- 59. Hanada K, Suzuki Y, Gojobori T (2004) A large variation in the rates of synonymous substitution for RNA viruses and its relationship to a diversity of viral infection and transmission modes. Mol Biol Evol 21: 1074–1080. doi: 10.1093/molbev/msh109
- 60. Holmes EC (2004) The phylogeography of human viruses. Mol Ecol 13: 745–756. doi: 10.1046/j.1365-294x.2003.02051.x
- 61. Holmes EC, Drummond AJ (2007) The evolutionary genetics of viral emergence. Curr Top Microbiol Immunol 315: 51–66.
- 62. Hughes AL, Irausquin S, Friedman R (2009) The evolutionary biology of poxviruses. Infect Genet Evol 10: 50–59. doi: 10.1016/j.meegid.2009.10.001
- 63. Firth C, Kitchen A, Shapiro B, Suchard MA, Holmes EC, et al. (2010) Using time-structured data to estimate evolutionary rates of double-stranded DNA viruses. Mol Biol Evol 27: 2038–2051. doi: 10.1093/molbev/msq088
- 64. Gifford-Gonzalez D, Hanotte O (2011) Domesticating Animals in Africa: Implications of Genetic and Archaeological Findings. J World Prehist 24: 1–23. doi: 10.1007/s10963-010-9042-2
- 65. Plug l, Badenhorst S (2001) The distribution of mammals in Southern Africa over the past 30,000 years. Transvaal Museum Monograph. 13, South Africa.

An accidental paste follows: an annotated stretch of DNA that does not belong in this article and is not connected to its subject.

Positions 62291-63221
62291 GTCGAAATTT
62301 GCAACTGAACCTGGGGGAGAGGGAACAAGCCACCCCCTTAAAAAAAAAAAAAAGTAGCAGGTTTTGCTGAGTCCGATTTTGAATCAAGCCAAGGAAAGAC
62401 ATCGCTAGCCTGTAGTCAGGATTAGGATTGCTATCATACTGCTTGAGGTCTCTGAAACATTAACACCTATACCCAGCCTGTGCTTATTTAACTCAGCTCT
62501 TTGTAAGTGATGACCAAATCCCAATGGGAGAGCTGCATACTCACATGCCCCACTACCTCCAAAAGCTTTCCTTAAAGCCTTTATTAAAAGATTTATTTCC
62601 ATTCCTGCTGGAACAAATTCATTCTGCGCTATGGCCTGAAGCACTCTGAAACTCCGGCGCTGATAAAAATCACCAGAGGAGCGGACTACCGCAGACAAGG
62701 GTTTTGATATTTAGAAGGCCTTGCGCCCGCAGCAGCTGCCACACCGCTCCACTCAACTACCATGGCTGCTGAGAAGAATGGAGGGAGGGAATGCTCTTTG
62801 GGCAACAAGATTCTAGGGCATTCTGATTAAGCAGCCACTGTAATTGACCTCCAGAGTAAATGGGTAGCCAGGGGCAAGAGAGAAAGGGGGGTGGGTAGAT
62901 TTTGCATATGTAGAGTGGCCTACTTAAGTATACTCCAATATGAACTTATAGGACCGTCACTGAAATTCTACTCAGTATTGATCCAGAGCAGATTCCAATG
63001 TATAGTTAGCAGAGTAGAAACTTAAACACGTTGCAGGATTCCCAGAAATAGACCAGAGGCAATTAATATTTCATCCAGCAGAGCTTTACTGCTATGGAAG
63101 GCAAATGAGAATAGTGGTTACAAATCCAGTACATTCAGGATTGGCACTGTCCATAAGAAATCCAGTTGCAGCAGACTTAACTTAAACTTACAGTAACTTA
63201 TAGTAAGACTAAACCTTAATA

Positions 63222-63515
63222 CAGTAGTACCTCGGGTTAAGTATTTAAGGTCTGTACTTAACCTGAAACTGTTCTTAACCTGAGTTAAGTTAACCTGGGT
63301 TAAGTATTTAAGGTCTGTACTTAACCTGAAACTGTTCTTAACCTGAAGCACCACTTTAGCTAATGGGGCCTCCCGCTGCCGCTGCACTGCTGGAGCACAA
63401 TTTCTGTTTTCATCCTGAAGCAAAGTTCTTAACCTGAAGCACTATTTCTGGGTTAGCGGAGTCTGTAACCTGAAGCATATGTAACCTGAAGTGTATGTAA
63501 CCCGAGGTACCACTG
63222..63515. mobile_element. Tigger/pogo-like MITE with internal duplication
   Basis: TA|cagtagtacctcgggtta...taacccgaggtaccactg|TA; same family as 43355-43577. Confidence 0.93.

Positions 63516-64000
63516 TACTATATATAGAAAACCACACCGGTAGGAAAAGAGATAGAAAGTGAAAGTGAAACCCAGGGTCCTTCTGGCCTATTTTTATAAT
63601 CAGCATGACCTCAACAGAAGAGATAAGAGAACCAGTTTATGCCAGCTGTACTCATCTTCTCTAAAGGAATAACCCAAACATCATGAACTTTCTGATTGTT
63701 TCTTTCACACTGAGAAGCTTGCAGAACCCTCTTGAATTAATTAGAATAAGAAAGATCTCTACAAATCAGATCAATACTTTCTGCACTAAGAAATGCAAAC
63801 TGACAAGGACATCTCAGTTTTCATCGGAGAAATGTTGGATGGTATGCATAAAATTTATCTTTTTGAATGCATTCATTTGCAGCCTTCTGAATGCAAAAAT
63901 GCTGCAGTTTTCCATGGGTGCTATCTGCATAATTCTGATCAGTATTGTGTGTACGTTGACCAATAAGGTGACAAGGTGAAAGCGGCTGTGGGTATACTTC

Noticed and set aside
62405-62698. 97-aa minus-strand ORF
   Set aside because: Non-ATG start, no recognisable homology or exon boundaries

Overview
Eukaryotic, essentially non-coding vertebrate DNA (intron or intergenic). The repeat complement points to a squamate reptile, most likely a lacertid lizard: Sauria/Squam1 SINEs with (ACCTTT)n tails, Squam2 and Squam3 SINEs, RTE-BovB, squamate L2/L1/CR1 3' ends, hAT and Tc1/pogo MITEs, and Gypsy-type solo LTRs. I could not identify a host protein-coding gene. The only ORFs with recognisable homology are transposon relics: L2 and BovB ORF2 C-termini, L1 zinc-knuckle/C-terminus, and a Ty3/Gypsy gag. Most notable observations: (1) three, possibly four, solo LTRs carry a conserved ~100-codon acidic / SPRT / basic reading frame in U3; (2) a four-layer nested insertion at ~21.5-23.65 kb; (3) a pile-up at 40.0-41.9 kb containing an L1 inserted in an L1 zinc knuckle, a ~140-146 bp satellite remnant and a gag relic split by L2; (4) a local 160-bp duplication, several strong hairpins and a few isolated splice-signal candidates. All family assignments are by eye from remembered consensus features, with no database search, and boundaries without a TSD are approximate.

- 66. Swart T, Kotze A, Olivier PAS, Grobler JP (2010) Microsatellite-based characterization of Southern African domestic pigs (Sus scrofa domestica). South African Journal of Animal Science 40: 121–132. doi: 10.4314/sajas.v40i2.57280
- 67. Levathes LE (1994) When China Ruled the Seas: The Treasure Fleet of the Dragon Throne, 1405–1433. New York: Oxford University Press.
- 68. Blench RM (1999) A history of pigs in Africa. In: Blench, R.M, Mac Donald, K., editors. Origins and development of African livestock: archaeology, genetics, linguistics and ethnography. Florence, K.Y.: Routledge Books: 335–367.
- 69. Ramirez O, Ojeda A, Tomas A, Tomàs A, Gallardo D, et al. (2009) Integrating Y-chromosome, mitochondrial, and autosomal data to analyze the origin of pig breeds. Mol Biol Evol 26: 2061–2072. doi: 10.1093/molbev/msp118
- 70. Kusimba CM, Kusimba SB (2000) Hinterlands and cities: Archaeological investigations of economy and trade in Tsavo, sout-eastern Kenya. Department of Anthropology, The field Museum, Chicago, Illinois, 606005 54: 13–24.